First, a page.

The Network of Women in Media, India, has called for an end to the “digital strip search” of sexual assault complainants in its detailed critique of the judgement that acquitted journalist Tarun Tejpal.

The network highlighted how Tejpal, through a Special Leave Petition filed in the Supreme Court, obtained the complainant’s mobile records, only because some of the messages and mails were cited as proof against him. “He thus ended up with access to nearly 2 lakh messages sent and received by her over several years that had no relevance whatsoever to the case,” the network added.

The Network of Women in Media said this was an invasion of privacy, more so in a rape case, where defense lawyers subject a complainant’s character to intense scrutiny. “Thus, the possibility of the accused getting access to her entire digital communication, which could then be weaponised against her, is a particular deterrent to any rape survivor who wishes to file a complaint,” the network added.

The network said: “The access Tejpal’s team got to the survivor’s phone resulted in the dredging up of material, both personal and professional, which were extraneous and irrelevant to the incident but used to degrade, demean and harass her in court.”

It spoke about how the United Kingdom had in 2020 done away with the practice of storing data from the mobile phones of rape complainants for investigation. “It is time for Indian activists and lawmakers to work towards terminating digital strip searches,” the network added.

The network demanded that those who violate the privacy of sexual assault survivors, “either by revealing to the public the identity of the survivor or by revealing humiliating details of cross-examination”, must be held accountable.

Also read: The Tejpal rape case verdict and the Goa court quest for the ‘ideal’ sexual assault victim

The journalists’ group referred to Tejpal’s acquittal as a “massive setback” to the safety of working women in the country.

The Network of Women in Media said that the order “persistently shames the survivor as though she were the one on trial”. “The judgement by Additional Sessions Judge Kshama M. Joshi sets out standards for a sterling witness and the normative look of a traumatised woman and attempts to rip into the survivor as she failed to pass any of the tests,” it added.

The group also said that the judgement disregarded the aspect of consent, a defining factor in cases of sexual assault. “In doing so, it ignores apology emails by Tejpal himself including one in which he acknowledged a ‘shameful lapse of judgement that led me to attempt a sexual liaison with you on two occasions on 7 November and 8 November 2013, despite your clear reluctance that you did not want such attention from me’,” it said.

Tarun Tejpal’s acquittal

On May 21, Additional Sessions Judge Kshama Joshi at the Mapusa District and Sessions Court in Goa acquitted Tejpal in the sexual assault case. In the 527-page judgement, made available on May 25, the judge said the journalist was cleared of all charges as the complainant did not show the “kind of normative behaviour” expected from her.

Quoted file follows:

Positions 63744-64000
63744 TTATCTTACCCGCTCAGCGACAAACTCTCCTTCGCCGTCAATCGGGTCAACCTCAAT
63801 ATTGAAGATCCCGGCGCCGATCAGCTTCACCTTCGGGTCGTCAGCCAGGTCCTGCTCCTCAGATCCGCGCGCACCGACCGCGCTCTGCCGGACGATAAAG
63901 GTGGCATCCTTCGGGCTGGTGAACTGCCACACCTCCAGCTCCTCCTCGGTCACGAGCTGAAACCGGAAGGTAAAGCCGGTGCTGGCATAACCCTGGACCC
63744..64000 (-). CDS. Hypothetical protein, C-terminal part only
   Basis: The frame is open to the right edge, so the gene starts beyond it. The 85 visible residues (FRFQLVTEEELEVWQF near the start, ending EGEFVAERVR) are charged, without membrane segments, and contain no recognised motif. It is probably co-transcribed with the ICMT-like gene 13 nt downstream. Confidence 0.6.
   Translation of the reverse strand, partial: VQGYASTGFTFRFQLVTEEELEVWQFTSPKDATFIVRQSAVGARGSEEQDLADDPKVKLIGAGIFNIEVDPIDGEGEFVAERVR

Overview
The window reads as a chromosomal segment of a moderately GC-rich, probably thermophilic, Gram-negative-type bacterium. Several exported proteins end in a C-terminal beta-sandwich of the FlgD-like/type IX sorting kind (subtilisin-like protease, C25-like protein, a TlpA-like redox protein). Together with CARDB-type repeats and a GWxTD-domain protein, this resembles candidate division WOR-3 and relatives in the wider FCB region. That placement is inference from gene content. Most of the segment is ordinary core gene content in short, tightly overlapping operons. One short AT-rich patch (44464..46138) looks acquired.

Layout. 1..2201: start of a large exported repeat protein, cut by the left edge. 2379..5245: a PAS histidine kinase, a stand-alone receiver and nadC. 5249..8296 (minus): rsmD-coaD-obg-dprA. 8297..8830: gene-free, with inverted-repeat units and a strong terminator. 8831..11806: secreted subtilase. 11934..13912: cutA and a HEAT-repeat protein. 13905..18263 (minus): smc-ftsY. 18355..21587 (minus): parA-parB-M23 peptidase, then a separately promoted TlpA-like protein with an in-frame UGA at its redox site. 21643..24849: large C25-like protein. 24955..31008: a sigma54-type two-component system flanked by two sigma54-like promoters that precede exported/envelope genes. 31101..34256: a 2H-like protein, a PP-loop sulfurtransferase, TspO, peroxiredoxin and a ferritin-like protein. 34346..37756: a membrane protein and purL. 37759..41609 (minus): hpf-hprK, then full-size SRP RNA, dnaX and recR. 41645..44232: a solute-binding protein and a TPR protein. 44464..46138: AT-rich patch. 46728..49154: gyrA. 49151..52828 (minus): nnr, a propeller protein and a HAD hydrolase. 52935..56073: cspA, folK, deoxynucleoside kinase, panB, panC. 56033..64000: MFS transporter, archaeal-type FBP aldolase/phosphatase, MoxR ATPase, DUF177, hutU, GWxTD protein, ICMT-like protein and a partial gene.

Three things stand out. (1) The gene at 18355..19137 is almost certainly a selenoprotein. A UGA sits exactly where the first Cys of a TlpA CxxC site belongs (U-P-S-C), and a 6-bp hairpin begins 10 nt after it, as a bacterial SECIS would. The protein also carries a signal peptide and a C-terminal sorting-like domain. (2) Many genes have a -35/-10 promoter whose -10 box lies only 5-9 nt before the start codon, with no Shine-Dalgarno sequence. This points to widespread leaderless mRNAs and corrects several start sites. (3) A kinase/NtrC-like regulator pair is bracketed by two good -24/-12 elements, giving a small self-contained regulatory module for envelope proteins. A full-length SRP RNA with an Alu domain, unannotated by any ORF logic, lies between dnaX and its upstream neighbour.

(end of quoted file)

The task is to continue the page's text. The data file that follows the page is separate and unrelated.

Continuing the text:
“The printouts of photographs clearly proves that the prosecutrix was absolutely in a good mood, happy, normal and smiling...she did not look distressed or traumatised in any manner whatsoever though this was immediately a few minutes after she claims to have been sexually assaulted by the accused putting her in a state of panic and trauma,” the order said, while also revealing the identity of the complainant.

The Goa government moved the Bombay High Court against Tejpal’s acquittal, saying that the sessions courts judgement was “coloured by prejudice and patriarchy”.

The state government also said that the complainant was asked “scandalous, irrelevant and humiliating” questions during the cross-examination and pushed for a retrial in the case.

The case against Tejpal

The case has its origins in November 2013, when a company owned by Tejpal and some others organised an event in Goa called THINK fest, featuring discussions with leading figures. The 2013 edition was of particular interest as Hollywood actor Robert De Niro was a guest.

The complainant was then a journalist at Tehelka and had been given the task of taking care of De Niro and his daughter. The complainant alleged that Tejpal, who was then the magazine’s editor-in-chief, assaulted her twice during the festival. Both times, the assault occurred inside elevators. The first assault took place on November 7 and the second the following day.

The woman did not immediately complain to Tehelka’s management, but had on November 18, 2013, sent a detailed account of the incidents to Managing Director Shoma Chaudhary.

Following this, Tejpal sent two emails expressing his regret at the incident: one to the complainant personally and the other to the staff of Tehelka.

After the matter became public, the Goa Police took suo motu cognisance of it and registered an FIR. The police then took statements from the complainant and also got a magistrate to record her statement under Section 164 of the Criminal Procedure Code.

It took almost eight years for the trial to conclude. The complainant was cross-examined only in 2019, six years after the incident.